He explained: “[The FCA] report identifies the practice of insurance firms sharing commissions and other payments with property managing agents and freeholders, with such payments making up at least 30% of the total premiums paid by leaseholders for their buildings insurance.”
As a result of these findings, Gove said he would replace commissions paid to freeholders, landlords and property managing agents with “more transparent fees”.
He added that he also planned to pressure insurance firms and those that benefit from this arrangement to change their practices “as a matter of priority”.
A brief history
These events represent the beginning to a conclusion of a saga that has rumbled on for years.
It was in January last year when Gove first ordered an inquiry into the buildings insurance market because of concerns around “unfair service fees” being charged to leaseholders.
Then, in March 2022, Insurance Times reported that Manchester-based broker Reich Insurance had been hit with a forced commission disclosure order by the First-tier Tribunal of the Property Chamber, which required it to hand over a spreadsheet containing details of any broker fees or commissions that leaseholders at a property it arranged cover for may have been paying.
In this case, Reich Insurance had been employed to arrange buildings cover for Canary Wharf-based tower block Canary Riverside by Canary Riverside Estate Management (CREM) and property managing agent Octagon – two companies under the ownership of Monaco-based billionaire property magnate Yiannakis ‘John’ Christodoulou.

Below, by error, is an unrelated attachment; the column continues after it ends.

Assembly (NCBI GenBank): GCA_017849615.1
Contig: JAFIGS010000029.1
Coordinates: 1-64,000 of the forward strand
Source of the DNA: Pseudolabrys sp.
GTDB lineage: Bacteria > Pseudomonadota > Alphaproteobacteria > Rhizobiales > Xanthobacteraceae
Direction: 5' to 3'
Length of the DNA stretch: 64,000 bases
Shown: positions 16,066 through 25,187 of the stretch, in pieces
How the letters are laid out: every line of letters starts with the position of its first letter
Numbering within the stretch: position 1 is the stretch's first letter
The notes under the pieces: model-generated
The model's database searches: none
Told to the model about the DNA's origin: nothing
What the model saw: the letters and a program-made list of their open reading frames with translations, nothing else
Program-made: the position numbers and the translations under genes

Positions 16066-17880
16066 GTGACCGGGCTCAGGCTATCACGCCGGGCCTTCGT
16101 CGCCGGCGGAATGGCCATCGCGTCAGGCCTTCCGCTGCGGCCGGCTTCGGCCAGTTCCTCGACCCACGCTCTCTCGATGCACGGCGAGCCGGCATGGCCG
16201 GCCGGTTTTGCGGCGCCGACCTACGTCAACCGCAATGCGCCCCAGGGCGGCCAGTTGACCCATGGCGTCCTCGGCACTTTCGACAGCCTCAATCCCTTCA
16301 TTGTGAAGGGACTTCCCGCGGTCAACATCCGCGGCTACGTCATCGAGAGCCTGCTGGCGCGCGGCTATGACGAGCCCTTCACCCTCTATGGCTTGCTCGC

This led some MPs to call for FCA regulation on commission fees in Parliament, before the regulator announced that it was collecting data on fair value for leaseholders in May 2022.
The subsequent FCA report was then released in September 2022 – in it, the regulator suggested that it could use its powers to increase the amount and transparency of information related to leaseholders on the pricing of insurance they were paying for, or make it easier for leaseholders to challenge high insurance costs passed on to them.
Then, in December 2022, the First-tier Tribunal of the Property Chamber released its decision on the case of Canary Riverside.
The tribunal found that commissions of £1.5m and related insurance premium tax of £121,338 paid to a freeholder-linked firm between 2010 and 2019 were ”not reasonably incurred”.
In a statement, the tribunal said: “The respondent’s complete lack of transparency with leaseholders regarding these commission payments has been lamentable.
“The sums involved are large and constitute a very substantial percentage of the premium towards which leaseholders were asked to contribute, without any notification to them as to the nature and amount of the commissions involved.”